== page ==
In 480BC, the Greek army, led by 300 Spartan warriors, awaited the onslaught of the Persian Empire's war machine. Discover what happened at the bloody Battle of Thermopylae. This spectacular two hour documentary tells the amazing true story of the 300 Spartan warriors who so selflessly defended their country against the mighty Persian army, estimated at being a million strong for almost 7 days. This is the real story of the most famous last stand in history. At the height of the Persian-Greek war, Xerxes, King of Persia, intent on conquering all of Greece, led his mighty army into battle. But what awaited them was not to be anticipated. For seven days the King of Sparta Leonidas accompanied by just 300 Spartan warriors and a number of Greek regulars held off the Persian army at the pass of Thermopylae, so that the Greek army would have time to mobilise. Against impossible odds, the Spartans held the narrow pass, inflicting shocking casualty numbers on the Persians untill every last Spartan was slain. This program is visually stunning with breathtaking dramatisations and graphics helping to bring the true story of the Spartans last stand to life and tell the real story behind what happened at the pass at Thermopylae, which is still used in military academies and by tactitians around the world today. Spartans never retreated. That's a fact. Or is it? But, putting aside the myths and legends surrounding the 300 Spartans, this documentary, which involves the most accurate, real-life ancient battle scenes ever filmed, takes a detailed look at The Battle of Thermopylae in 480 BC, leading to the last stand of the 300 Spartans, other Greeks and the Great Spartan King, Leonidas. The legend passed down is that Leonidas went to Thermopylae with a picked band of 300 Spartans to defend the narrow pass with units from other Greek cities. Then on the 3rd day of the battle, when he found out he was being surrounded, he sent most of his troops away and covered their retreat with a last stand because, again, Spartans never retreated. Had this heroic stand by the 300 Spartans never occurred, Western Civilization would not have flourished as we know it today.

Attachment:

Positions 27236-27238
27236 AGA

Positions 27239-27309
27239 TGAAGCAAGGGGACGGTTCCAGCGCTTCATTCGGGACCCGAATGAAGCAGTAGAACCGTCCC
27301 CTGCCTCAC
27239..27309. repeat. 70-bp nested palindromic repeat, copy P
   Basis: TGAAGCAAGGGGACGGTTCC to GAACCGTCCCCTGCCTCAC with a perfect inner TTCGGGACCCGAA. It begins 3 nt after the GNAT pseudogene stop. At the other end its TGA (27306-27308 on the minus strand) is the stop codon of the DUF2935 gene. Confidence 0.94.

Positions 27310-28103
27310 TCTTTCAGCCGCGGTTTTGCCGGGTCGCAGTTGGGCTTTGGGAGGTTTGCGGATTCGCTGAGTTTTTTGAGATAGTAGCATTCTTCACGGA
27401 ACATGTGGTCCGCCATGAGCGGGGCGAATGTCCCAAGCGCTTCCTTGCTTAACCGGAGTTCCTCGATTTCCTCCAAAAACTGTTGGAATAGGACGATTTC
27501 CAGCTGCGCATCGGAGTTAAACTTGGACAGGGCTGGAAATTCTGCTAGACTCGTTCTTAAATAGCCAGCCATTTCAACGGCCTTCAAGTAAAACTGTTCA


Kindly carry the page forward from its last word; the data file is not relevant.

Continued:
In the name of religious tolerance, Catherine de Medici weds her Catholic daughter, Margaret of Valois, to the young Protestant heir of the Bourbon dynasty, Henry of Navarre. Protestants and Catholics are both in attendance. This event leads to the most infamous bloodbath in France's history.
S2E4 • The Real War of Thrones: The True History of Europe • 2018 • History
Alastair unpicks the reasons behind the dazzling revolution that gave birth to classical Greek art, asking how the Greeks got so good so quickly. He travels to the beautiful Valley of the Temples in Agrigento, and to the island of Mozia to see the astonishing charioteer found there in 1979, and marvels at the athletic bodies of the warriors dragged from the seabed - the Riace Bronzes. It was a creative explosion that covered architecture, sculpting in marble, casting in bronze, even painting on vases. Perhaps the most powerful factor was also its greatest legacy - a fascination with the naked human body.
In France, Henry III still has no heir. Catherine de Medici is determined to prevent him from being the last of the Valois line and leaving the throne to Henry of Navarre. Yet again, the wind of revolt blows over the kingdom of France and leads to the assassination of Henry, Duke of Guise.
S2E6 • The Real War of Thrones: The True History of Europe • 2018 • History
The Romans were brilliant engineers and soldiers, but what isn't as well known is that they also gave us wonderful artistic treasures. In this three-part series, Alastair Sooke argues that the old-fashioned view that the Romans didn't do art is nonsense. He traces how the Romans during the Republic went from being art thieves and copycats to pioneering a new artistic style - warts 'n' all realism. Roman portraits reveal what the great names from history, men like Julius Caesar and Cicero, actually looked like. Modern-day artists demonstrate the ingenious techniques used to create these true to life masterpieces in marble, bronze and paint. We can step back into the Roman world thanks to their invention of the documentary-style marble relief and to a volcano called Vesuvius. Sooke explores the remarkable artistic legacy of Pompeii before showing how Rome's first emperor, Augustus, used the power of art to help forge an empire.
Hitler's military decisions become disastrous, the defeats increase, fronts break apart. After Stalingrad, the military leadership realizes that the war is lost. The western allies defeat the German troops in Italy and Africa. The Russians push back the German army in the East. But even after D-Day, Hitler refuses any idea of surrender. After the failed assassination attempt, he feels invulnerable